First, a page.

Annie Clark’s industriously idiosyncratic manner on previous St. Vincent releases has often given the impression that she’s trying to distract her listeners, wreathing songs in such swirls of sonic invention that one sometimes loses track of which direction they’re headed, or what they’re about. That’s not so much the case with Masseduction.

The Guardian
Annie Clark’s sixth album as St Vincent is not immediately inviting. But it is fascinating, sometimes grimly so.
The 405
It's clear that while the album may have originated in Annie Clark's experiences, the end result is much bigger than that.
Crack Magazine

For all its slippery surface bravado, Masseduction also offers a frank exploration of the tension between defiance and vulnerability, hedonism and self-destruction.


Clark promised us "sex and drugs and sadness" on MASSEDUCTION, and while that sounds like a recipe for clichéd disaster, she kept her word and managed to fashion a totally refreshing take in the process.

It’s this mix of irrational thought and lightning bolt revelation with reliably bleeding-edge musical invention that keeps us listening throughout this dark, intense and utterly compelling record.
Slant Magazine
Clark's baroque musical sensibilities remain intact throughout Masseduction, but the increased tenderness of her vocal performances, coupled with more thematic emphasis on the push and pull of romantic relationships, offers a moving counterweight to St. Vincent's typically wry cultural commentary.
Rolling Stone
This album, a partnership with top pop whisperer Jack Antonoff, is a masterpiece of confrontational intimacy, and Clark lays herself bare as only a woman who has seen her life suddenly become tabloid fodder can.
American Songwriter

MASSEDUCTION is in many ways a complicated struggle between St. Vincent the art project and Annie Clark the human being.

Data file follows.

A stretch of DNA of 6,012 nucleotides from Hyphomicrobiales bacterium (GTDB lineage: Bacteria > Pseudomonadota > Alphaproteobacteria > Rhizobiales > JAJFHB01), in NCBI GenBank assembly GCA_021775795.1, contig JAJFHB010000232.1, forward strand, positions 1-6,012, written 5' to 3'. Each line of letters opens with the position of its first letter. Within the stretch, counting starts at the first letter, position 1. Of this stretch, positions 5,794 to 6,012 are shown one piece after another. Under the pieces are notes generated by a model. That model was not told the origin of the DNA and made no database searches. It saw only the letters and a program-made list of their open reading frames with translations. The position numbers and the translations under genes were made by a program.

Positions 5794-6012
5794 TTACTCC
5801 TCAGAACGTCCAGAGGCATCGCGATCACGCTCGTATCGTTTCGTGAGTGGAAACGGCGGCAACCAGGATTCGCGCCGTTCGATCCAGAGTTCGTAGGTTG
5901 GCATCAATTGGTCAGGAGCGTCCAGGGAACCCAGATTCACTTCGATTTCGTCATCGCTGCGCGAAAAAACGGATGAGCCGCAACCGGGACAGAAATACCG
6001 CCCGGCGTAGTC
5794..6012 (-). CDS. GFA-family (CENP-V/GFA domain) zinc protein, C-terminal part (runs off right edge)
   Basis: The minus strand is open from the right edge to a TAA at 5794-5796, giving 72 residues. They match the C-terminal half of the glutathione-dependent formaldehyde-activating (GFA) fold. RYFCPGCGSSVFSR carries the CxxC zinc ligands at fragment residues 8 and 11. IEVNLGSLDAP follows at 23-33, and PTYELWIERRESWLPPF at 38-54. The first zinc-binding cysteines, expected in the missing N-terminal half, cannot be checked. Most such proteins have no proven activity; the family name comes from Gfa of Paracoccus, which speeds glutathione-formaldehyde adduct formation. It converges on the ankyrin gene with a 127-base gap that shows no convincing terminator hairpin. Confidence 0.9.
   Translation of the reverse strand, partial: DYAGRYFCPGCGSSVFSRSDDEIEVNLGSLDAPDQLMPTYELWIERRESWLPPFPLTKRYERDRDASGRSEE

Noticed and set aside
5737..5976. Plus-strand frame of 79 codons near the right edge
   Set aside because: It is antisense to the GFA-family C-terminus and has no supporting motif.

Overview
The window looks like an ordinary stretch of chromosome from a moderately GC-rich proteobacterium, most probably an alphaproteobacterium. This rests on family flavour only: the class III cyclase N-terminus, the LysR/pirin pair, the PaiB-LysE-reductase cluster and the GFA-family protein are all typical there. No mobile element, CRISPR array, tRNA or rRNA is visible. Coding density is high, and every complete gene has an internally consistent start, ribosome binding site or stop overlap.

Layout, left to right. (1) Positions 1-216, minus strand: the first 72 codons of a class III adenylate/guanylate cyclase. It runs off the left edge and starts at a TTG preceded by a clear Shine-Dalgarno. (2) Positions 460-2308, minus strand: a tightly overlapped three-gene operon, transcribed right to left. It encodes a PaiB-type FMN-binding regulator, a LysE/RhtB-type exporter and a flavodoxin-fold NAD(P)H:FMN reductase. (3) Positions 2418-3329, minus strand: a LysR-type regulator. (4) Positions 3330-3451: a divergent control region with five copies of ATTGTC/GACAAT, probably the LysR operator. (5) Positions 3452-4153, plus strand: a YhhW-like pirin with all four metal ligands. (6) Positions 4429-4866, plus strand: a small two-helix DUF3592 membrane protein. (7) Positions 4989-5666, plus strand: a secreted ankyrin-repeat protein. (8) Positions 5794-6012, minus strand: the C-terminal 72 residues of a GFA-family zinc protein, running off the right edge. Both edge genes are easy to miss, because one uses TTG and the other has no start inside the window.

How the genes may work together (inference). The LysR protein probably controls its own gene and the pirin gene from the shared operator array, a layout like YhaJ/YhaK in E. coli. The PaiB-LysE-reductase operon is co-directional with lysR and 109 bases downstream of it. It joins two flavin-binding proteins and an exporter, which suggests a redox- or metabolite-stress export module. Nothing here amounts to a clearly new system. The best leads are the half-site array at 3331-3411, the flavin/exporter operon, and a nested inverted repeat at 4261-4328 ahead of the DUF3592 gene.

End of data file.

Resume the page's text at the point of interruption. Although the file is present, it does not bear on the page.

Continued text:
The Observer

Accessible but challenging, Masseduction thumbs its nose at genre while Clark’s choice of producer – Jack Antonoff – roots it firmly in pop; it is, after all, an attempt to jump Clark from cult act to mass seductress. It’s working.

Time Out London

Each album Clark makes is a leap forward. If she’s aiming to ravish the lot of us, mission accomplished.

Clark has achieved rockstar grandeur, as well as rock stars’ greatest musical vice: unsubtle commentary on the problems of today.
For all its merits, much of the chaos on ‘MASSEDUCTION’ tends to move rapidly in one ear and out the other, making it a pleasant but somewhat faceless affair.
It might not be the preeminent masterpiece many are already making it out to be, but the album does have some great moments, and it bodes good things for the trajectory of St. Vincent’s ongoing career.

It takes some time to get past the initial discomfort that comes with MASSEDUCATION’s brazen and divergent antics, but at the end of the road there’s quite a good record worth delving into. You might end up being surprised by how much of yourself you see in St. Vincent’s “weirdest” effort to date.

Spectrum Culture
Even when she’s wrapped her angst and panic in slick beats and her signature guitar shredding, she still knows how to write one hell of a line.
The Needle Drop

St. Vincent delivers her most inconsistent album yet with MASSEDUCTION.

No Ripcord

It’s somewhat off-putting to witness Clark, who handles her artful presence with mannered precision, discard any sight of a clear objective on Masseduction.

Against all odds, St. Vincent just keeps getting better. Her self-titled album set an impossibly high bar, but MASSEDUCTION vaults right over it. The bangers bang and the ballads will have you bawling. Like Annie, I can’t turn off what turns me on... and that means I’ll have this record on repeat until her next one drops. Nothing to fear in that future.

Favorites: “Hang on Me,” “Pills,” “Masseduction,” “Los Ageless,” “New ... read more
uh oh i just popped a little bone dog, asshole. fuck you.
Horny: The Album
Now a decade deep into Annie Clark's work as a solo artist her albums have become special events as she reaches higher levels of acclaim and recognition. Her first four albums were all exceptional releases and all for different reasons, and by the time she reached her fifth studio album she was notable as one of the best modern artists for every facet of her music, from production to vocal work to songwriting. It's hard to imagine her having a bad album, but with MASSEDUCATION she does prove ... read more
On MASSEDUCTION, St. Vincent proves again that she's ahead of the curve, able to provide commentary on society's contemporary views of fervor while still self-mythologizing. These cunning lyrics atop her seasoned pop-rock instincts culminate into an album that will be among the year's best.
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Added on: September 6, 2017